Aside from not giving the police information that can be used against you, there are additional benefits to retaining an attorney. First, you can tell the detective that you contacted an attorney and he/she told you not to answer the questions but to call him/her (the atty) instead. That way, you can shift the pressure of having to make any decision to your attorney. Secondly, the police/prosecutor will then have to contact your retained attorney with any questions, not you.
As another lawyer stated, you should've received something from the Secretary of State letting you know when your suspension began, and when it would end. Generally speaking, a suspension based on the result of an unsuccessful IC hearing begins shortly after that hearing. Regarding your underlying court case, that suspension (for the OWI) would start shortly after the plea entry. Either way, you received something from SoS.
I haven't read the other lawyers' responses, but I think you need to provide more information. At what stage is the case currently? Pretrial? Was he sentenced? Did he violate the terms of his bond? If he was sentenced and didn't use his bond money, then that can usually be applied to his total fines/costs assessed by the court. However, if the person who posted the money has to request it back and have it applied.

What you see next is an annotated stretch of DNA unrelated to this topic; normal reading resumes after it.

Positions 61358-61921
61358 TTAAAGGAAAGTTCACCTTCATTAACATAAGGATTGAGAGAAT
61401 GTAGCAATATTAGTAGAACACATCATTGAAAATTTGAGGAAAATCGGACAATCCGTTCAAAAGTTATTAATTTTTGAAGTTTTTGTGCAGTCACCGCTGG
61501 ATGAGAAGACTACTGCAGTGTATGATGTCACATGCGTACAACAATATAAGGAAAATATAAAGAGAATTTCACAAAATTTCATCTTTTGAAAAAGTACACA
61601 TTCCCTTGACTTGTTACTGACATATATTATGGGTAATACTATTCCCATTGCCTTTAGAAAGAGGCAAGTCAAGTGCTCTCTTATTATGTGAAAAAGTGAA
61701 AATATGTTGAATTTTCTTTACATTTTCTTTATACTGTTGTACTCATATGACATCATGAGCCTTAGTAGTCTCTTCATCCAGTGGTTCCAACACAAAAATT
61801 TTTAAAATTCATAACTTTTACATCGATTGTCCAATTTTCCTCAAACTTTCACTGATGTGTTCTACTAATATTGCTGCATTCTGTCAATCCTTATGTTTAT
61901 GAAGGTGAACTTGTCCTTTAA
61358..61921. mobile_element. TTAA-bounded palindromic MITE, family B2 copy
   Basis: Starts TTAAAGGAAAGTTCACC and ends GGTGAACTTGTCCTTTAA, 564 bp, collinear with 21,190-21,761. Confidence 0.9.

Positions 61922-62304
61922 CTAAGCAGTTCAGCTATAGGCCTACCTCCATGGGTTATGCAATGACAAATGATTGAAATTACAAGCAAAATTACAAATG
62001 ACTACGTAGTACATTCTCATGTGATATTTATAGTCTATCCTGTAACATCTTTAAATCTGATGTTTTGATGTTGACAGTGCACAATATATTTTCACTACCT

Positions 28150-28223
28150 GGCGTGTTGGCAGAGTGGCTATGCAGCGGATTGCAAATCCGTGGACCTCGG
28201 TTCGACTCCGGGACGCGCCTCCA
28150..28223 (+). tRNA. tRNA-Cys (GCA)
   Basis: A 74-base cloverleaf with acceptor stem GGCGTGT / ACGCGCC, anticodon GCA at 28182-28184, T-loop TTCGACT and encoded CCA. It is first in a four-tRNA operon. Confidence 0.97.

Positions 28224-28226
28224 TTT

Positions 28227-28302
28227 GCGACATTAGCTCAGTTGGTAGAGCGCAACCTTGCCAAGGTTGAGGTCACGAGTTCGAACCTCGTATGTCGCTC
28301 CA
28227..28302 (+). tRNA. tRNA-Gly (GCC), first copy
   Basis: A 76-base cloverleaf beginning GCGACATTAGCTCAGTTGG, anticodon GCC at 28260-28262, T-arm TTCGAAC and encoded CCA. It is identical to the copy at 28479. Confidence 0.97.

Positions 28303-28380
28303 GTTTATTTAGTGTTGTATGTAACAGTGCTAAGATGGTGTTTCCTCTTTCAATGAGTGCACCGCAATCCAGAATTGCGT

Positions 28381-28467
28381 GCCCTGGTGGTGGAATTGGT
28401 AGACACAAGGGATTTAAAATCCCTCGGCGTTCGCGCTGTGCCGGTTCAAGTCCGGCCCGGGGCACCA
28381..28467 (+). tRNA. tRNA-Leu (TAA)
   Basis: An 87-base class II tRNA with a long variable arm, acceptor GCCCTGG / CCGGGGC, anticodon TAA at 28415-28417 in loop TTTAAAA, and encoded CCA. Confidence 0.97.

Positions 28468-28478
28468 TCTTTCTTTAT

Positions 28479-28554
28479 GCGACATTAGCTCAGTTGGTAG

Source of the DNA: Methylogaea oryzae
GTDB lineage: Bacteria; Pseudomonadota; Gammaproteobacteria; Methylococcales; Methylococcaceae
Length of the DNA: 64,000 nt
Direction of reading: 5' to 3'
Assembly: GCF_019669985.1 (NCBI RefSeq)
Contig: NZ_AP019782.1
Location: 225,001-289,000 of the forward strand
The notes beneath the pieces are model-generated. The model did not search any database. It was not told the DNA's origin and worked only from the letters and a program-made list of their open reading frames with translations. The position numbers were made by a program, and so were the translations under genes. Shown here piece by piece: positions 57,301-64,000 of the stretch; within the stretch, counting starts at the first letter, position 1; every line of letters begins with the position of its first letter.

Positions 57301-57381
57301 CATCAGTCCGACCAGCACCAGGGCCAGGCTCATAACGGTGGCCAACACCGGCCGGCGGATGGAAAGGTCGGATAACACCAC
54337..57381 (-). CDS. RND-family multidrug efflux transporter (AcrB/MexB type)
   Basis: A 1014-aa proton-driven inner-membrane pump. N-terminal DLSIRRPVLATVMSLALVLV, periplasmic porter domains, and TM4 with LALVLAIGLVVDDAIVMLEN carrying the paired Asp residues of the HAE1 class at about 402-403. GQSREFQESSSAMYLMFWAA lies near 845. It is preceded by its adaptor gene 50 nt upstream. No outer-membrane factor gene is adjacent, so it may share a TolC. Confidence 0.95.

That's not exactly correct information. The law is "OWI" which stands for Operating While Intoxicated. Courts have found defendants not guilty in situations in which they were in a vehicle, intoxicated, with the engine running. A person is not "operating" a vehicle if it is in park, regardless of whether the vehicle is running, as long as it's not in gear. These cases are very fact specific, and it often depends on what the defendant told the investigating officer. For instance, an...
Assuming it's your arraignment tomorrow, plead NOT guilty. You will then be entitled to a pretrial conference, either on another date or after the arraignment, depending on your court's procedure. You should consult with an attorney after your arraignment, and make sure not to answer any more questions that police or prosecutors ask you from this point forward.
It's very unlikely you'll go to jail, but every court/jurisdiction is different. Assuming it's your arraignment, plead not guilty, ask for a PR bond (personal recognizance), and ask the court to appoint an attorney if you can't afford to hire your own. In the event that you are taken to jail for processing/fingerprints, you should take some bond money with you just to be safe.
DO NOT PLEAD GUILTY. Even if you don't hire an attorney (but you should), you can at least get a pretrial conference by pleading "not guilty." The pretrial conference is where you or your attorney can talk to the prosecutor about your case and possibly get the charge reduced if not dismissed. If plead guilty, you'll never get that chance.